Recently I signed up for a two-week trial period at a local fitness club that offers yoga and cycle classes. I already love yoga, but I had never taken an indoor cycling (“spin”) class. The whole idea intimidated me, which was part of the appeal.
You see, for the past five years I’ve been pushing myself to try new things—not just the activities I’ve been dreaming of doing, but the ones that take me beyond my comfort zone as well.
I’m not a huge fan of riding regular bikes. As a matter of fact, last summer I dragged my unused bike out of the basement, dusted it off, and sold it on Facebook Marketplace. And I’m familiar with the stereotype of the screaming, over-caffeinated cycle instructor. So, I was really curious to see how I would take to this new form of exercise.
As I walked through the studio door to take an introductory cycle class, I felt as if the fear was written on my face, as if my every step announced that I was out of my element.
At the intro class, we were all beginners. The instructor went over terminology, how to set up our bikes, and how to position ourselves. The actual cycling was minimal—no need to worry at all!
The big challenge came a week later when I took my first regular class with experienced riders. As I struggled to adjust my seat and handlebars and get my heart rate monitor working, I was sure it was painfully obvious I didn’t know what I was doing. Ugh, I just wanted to be invisible.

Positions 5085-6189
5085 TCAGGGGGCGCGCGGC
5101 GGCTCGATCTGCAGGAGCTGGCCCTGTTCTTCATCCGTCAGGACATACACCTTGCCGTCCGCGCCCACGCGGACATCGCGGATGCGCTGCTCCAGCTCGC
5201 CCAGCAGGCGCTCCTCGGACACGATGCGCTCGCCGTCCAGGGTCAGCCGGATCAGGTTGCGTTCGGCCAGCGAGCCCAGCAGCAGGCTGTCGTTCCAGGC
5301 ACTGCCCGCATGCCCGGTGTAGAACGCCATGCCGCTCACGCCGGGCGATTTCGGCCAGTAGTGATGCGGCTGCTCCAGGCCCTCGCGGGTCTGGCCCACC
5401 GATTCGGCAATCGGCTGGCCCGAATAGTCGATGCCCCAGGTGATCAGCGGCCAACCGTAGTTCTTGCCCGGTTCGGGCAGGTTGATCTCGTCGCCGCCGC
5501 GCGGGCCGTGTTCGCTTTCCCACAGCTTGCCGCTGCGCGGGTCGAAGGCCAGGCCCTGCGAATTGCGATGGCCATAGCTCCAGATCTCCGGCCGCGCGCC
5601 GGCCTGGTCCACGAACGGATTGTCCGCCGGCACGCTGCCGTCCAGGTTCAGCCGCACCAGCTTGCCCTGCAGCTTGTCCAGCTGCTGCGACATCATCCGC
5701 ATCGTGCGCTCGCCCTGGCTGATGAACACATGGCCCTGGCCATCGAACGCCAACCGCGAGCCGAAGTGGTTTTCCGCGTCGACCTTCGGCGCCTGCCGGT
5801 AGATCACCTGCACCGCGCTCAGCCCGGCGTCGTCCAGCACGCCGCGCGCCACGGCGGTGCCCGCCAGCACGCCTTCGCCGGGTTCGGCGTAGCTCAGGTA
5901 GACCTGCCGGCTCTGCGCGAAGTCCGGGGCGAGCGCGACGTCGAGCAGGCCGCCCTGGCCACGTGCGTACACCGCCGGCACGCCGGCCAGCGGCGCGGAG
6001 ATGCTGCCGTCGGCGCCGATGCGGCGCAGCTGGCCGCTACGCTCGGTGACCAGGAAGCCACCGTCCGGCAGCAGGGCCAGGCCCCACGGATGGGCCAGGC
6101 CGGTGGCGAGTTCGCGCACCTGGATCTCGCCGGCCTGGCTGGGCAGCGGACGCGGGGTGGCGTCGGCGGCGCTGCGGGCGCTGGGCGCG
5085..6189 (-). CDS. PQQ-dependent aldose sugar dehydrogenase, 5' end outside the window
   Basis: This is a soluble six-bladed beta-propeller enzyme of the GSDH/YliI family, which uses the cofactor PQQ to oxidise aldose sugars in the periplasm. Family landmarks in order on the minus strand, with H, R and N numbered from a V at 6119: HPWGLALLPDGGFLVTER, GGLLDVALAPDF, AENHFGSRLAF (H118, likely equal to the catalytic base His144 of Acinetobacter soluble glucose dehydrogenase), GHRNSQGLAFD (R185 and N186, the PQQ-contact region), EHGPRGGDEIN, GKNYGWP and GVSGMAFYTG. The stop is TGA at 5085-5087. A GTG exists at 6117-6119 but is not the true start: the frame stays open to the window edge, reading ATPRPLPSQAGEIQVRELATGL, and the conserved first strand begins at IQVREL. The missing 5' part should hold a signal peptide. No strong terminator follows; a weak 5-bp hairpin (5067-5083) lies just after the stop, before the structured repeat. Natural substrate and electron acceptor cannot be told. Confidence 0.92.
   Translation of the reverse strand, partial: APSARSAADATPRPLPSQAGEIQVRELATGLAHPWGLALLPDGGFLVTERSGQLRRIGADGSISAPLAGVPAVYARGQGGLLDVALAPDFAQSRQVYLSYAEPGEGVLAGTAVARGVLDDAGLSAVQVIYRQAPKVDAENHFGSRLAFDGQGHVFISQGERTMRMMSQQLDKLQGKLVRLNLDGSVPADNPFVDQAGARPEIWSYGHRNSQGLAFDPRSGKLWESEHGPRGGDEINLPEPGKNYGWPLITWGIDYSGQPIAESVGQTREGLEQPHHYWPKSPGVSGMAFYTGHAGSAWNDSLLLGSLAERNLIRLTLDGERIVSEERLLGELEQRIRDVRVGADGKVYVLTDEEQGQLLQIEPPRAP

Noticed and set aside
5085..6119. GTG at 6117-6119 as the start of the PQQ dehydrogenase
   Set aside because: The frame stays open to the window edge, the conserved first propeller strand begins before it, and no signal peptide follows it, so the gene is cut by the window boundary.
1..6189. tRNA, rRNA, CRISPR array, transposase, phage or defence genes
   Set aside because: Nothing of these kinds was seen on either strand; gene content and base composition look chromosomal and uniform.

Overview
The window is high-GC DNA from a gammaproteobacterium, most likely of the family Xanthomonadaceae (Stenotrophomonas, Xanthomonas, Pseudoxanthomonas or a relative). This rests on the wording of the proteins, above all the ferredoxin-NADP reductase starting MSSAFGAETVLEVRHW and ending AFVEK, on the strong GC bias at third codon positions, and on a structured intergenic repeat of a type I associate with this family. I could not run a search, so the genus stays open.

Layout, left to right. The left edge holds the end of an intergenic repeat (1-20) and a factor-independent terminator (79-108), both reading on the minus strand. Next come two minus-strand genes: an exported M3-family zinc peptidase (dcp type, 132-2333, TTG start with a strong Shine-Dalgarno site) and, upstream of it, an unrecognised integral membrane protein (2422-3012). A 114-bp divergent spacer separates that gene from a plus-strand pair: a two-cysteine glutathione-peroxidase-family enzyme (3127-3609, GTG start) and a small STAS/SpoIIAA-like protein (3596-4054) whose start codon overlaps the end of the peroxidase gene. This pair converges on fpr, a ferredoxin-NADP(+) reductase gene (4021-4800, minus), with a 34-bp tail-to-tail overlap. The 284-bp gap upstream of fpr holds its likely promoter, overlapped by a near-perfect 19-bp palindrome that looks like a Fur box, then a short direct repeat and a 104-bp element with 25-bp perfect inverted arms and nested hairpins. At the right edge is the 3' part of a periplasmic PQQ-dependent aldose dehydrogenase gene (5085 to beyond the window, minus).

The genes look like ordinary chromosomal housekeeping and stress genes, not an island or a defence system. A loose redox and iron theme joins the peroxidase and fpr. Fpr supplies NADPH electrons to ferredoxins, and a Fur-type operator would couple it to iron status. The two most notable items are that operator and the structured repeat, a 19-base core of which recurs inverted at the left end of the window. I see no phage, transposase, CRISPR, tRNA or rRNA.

How many times had I let this kind of unease with being viewed as an incompetent, clueless newbie stop me from trying something?
Later that day, I started thinking about how being seen and not seen are two sides of the same coin.
For the past year I’ve been writing a full-length memoir, and lots of memories have surfaced. As a kid, I felt like I was often ignored due to my small size and shyness. Sometimes it seemed as if the only thing worse than being disregarded was being sized up by judgmental eyes.
I think even the most introverted human wants to be noticed on occasion, with kindness if at all possible. We all want to know that we matter, that we deserve to be accepted and understood. But we can’t control how others interpret us.
I’ve heard that you shouldn’t assume that others are gawking at you and tallying up your faults—that strangers truly don’t care that much about you. They are likely too busy thinking about themselves and their own stuff.
Still, when you are getting ready to do something scary and different, it’s like a spotlight settles upon you as each movement is magnified and time practically stands still.
I don’t have a magic solution for this predicament. The first thing to remember is that you are not alone. In my first full cycle class, the instructor could not get her music to come out of the studio speakers. Her struggle reminded me that we all have moments when things don’t go smoothly.
Even when you feel like the biggest sore thumb in the room, this too, shall pass. In several weeks or months, you will look back and grin at your frightened, novice self. With your awkward phase so fresh in your mind, you can now serve as the perfect guide for other beginners. You can tell them how pushing through those first awful moments will be so worth it in the end.